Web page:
This probably isn’t going to be the most popular post I’ve ever written but it may be one of the most important. It won’t be the most popular–not because it is controversial or has a message people hate–but because this is something so many just don’t really care about. It’s rarely taught anymore and that’s probably because it’s something that doesn’t meet “felt needs” or provide any specific application.
But, oh, it is so critical we understand this as believers so that we can protect ourselves from the very real danger of false doctrine and from that self-centered religion that calls itself by the name of Christianity but looks nothing like it.
What is this, you may ask?
Well, it’s about the Bible. Understanding just what it is and being dedicated to interpreting it correctly. In other words: dividing it rightly. Officially it’s called Hermeneutics.
Hermeneutics is a big word, but it simply means this (according to dictionary.com): the science of interpretation, especially of the Scriptures.
I was listening to a powerful sermon yesterday entitled “Cutting it Straighter” by Dr. Abner Chou. He is a professor at the Masters University, so it was more like a lecture and there was a lot to take in because he talks pretty fast. But I was absolutely struck with just how important it is that we approach the scriptures with the right hermeneutics. Improper hermeneutics is the path to all false teaching.
Dr. Chou encouraged his listeners to first have a hermeneutic of surrender. We must be willing to bow our knee to what the scripture says. He went on to say how important it is that we know what the author intended to say.
Not what we want it to say. Not what it seems to say at first glance. Not some lesson we like that we can squeeze out of a particular passage. But what the author intended to say.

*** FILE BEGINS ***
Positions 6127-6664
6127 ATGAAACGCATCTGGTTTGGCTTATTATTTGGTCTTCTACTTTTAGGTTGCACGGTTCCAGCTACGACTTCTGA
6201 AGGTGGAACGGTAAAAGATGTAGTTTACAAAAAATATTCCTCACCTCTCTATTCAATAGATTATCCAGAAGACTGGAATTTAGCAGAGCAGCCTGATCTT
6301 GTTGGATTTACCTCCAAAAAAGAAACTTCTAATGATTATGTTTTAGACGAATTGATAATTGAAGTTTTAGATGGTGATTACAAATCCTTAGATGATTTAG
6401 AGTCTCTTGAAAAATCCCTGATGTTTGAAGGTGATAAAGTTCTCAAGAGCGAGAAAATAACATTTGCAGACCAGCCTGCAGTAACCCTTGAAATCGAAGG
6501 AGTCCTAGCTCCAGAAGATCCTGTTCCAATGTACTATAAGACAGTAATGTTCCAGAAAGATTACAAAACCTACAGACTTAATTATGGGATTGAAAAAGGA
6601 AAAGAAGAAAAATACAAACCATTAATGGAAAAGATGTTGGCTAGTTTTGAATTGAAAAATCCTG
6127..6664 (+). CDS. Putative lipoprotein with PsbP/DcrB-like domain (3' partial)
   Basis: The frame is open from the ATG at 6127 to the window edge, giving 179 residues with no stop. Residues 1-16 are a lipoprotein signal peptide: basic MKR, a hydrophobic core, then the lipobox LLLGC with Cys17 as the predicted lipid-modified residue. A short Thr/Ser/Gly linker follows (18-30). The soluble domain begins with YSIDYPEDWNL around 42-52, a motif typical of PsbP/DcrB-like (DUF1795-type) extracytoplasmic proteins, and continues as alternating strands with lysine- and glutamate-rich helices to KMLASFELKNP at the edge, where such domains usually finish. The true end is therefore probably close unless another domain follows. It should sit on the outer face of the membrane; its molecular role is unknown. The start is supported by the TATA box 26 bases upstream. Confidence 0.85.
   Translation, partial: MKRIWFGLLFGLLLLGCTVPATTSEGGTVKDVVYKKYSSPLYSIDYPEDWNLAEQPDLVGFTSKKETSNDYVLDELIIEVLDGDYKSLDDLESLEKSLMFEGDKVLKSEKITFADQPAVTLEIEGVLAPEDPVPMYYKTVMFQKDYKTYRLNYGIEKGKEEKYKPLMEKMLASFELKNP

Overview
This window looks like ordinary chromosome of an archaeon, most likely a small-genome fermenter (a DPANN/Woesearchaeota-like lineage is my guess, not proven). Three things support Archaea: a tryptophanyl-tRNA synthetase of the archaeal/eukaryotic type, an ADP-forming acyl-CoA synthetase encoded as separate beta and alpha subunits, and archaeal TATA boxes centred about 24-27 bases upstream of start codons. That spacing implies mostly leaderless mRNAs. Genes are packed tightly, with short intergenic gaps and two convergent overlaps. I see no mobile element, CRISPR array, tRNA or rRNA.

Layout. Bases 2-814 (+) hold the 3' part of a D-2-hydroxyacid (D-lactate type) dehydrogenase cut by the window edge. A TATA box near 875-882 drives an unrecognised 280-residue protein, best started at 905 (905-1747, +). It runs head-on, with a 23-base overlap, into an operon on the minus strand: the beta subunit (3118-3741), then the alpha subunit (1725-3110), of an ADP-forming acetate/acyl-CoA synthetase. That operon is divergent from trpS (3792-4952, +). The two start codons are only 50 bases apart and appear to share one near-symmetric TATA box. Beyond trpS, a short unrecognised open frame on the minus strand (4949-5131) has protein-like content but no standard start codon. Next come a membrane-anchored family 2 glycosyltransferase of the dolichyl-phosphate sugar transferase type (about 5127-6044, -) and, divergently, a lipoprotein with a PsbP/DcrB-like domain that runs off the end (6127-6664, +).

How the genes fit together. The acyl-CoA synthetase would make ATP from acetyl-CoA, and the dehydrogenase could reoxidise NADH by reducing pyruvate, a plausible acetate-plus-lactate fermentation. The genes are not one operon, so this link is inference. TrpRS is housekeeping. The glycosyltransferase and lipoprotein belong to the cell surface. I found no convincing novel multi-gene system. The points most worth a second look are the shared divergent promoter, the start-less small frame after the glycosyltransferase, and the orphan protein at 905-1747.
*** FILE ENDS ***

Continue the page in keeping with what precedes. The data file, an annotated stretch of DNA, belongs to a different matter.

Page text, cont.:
Have you ever thought of that before? This sermon was for pastors who are weekly expositing the Word before their congregations, but it is helpful for any of us who are in the Word on a regular basis.
For, you see, reading the Bible is only half of the equation. How we approach what we read is equally important.
Have you ever heard someone say that they read their Bible every day and yet they have no fruit to show for it? This is because they do not have a hermeneutic of surrender.
So just what is the Bible? Why does it matter? I thought it might be a good idea to just give an overview of this marvelous book to increase our awe of it and its contents. To give us the bigger picture of God’s plan. This will help us to remember that the Bible isn’t just about us in this minuscule bit of time and space. It will help us to understand that there is great value to all verses of the Bible–not just the ones that comfort and encourage us. And it will remind us of the Author, Who, behind the scenes, has woven all of scripture together and then preserved it so perfectly, that it can only be described as miraculous.
There are 66 books in the Bible. They were written over a period of 15 centuries by over 40 different authors. It is broken down into the Old Testament, which has 39 books and the New Testament, which has 27 books.
The Old Testament focuses on the history of Israel and the promise of the coming Savior.
The New Testament focuses on the person of Christ and the establishment of the Church.
The Old Testament is broken down into five categories–
1. The Law (5 books: Genesis – Deuteronomy)